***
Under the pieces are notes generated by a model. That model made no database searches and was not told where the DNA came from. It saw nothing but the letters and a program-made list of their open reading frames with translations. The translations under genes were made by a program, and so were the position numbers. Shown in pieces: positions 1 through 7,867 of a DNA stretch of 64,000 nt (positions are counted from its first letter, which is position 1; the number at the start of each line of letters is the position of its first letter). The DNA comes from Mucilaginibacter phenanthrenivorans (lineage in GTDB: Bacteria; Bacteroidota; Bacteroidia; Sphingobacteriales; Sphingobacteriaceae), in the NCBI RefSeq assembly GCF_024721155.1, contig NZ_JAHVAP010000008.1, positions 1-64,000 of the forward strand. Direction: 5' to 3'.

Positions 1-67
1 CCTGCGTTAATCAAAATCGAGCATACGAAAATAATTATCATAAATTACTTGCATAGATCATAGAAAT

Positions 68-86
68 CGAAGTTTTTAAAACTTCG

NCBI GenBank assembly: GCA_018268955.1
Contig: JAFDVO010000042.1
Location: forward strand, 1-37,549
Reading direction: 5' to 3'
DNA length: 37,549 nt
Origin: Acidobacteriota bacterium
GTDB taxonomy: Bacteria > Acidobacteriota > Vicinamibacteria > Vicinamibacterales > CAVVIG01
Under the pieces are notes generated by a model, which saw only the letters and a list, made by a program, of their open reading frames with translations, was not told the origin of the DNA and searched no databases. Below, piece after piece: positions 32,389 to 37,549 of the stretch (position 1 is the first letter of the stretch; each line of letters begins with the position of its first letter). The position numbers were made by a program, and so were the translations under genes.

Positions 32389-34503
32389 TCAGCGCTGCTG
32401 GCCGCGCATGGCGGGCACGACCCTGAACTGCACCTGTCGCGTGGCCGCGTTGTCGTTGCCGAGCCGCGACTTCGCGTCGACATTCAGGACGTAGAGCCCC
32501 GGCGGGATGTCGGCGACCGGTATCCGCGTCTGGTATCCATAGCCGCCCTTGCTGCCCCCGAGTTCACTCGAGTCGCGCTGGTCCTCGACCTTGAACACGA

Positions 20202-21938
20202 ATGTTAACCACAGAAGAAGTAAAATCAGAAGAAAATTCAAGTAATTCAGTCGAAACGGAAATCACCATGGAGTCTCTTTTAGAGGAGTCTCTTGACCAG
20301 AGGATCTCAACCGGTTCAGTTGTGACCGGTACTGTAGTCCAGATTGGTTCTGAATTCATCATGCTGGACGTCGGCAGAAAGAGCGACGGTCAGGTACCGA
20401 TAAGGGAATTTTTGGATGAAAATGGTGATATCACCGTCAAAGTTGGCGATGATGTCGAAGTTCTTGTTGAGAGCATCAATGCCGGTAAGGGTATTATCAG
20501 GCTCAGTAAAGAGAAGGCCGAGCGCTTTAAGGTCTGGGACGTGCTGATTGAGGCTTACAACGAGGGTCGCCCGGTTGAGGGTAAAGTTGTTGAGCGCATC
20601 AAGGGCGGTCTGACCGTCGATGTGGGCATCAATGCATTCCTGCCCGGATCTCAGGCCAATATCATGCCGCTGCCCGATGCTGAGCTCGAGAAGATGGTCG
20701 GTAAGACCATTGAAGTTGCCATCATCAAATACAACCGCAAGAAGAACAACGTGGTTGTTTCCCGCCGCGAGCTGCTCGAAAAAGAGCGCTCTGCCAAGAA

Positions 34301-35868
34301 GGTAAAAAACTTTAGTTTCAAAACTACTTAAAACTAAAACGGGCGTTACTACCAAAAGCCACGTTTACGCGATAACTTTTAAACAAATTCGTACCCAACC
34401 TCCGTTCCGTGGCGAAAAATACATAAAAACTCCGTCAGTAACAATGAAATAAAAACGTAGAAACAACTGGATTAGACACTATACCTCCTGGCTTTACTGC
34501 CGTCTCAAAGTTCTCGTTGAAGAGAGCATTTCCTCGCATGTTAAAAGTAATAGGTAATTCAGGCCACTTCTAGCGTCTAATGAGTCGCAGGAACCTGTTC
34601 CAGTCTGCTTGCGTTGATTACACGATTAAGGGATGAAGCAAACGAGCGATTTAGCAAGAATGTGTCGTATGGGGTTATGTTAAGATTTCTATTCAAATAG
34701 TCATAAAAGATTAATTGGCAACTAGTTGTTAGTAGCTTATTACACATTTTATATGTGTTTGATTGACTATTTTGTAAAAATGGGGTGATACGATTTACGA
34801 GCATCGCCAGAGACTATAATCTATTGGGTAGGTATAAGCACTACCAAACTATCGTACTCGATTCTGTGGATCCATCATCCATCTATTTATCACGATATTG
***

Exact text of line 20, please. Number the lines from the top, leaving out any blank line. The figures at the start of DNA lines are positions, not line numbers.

20301 AGGATCTCAACCGGTTCAGTTGTGACCGGTACTGTAGTCCAGATTGGTTCTGAATTCATCATGCTGGACGTCGGCAGAAAGAGCGACGGTCAGGTACCGA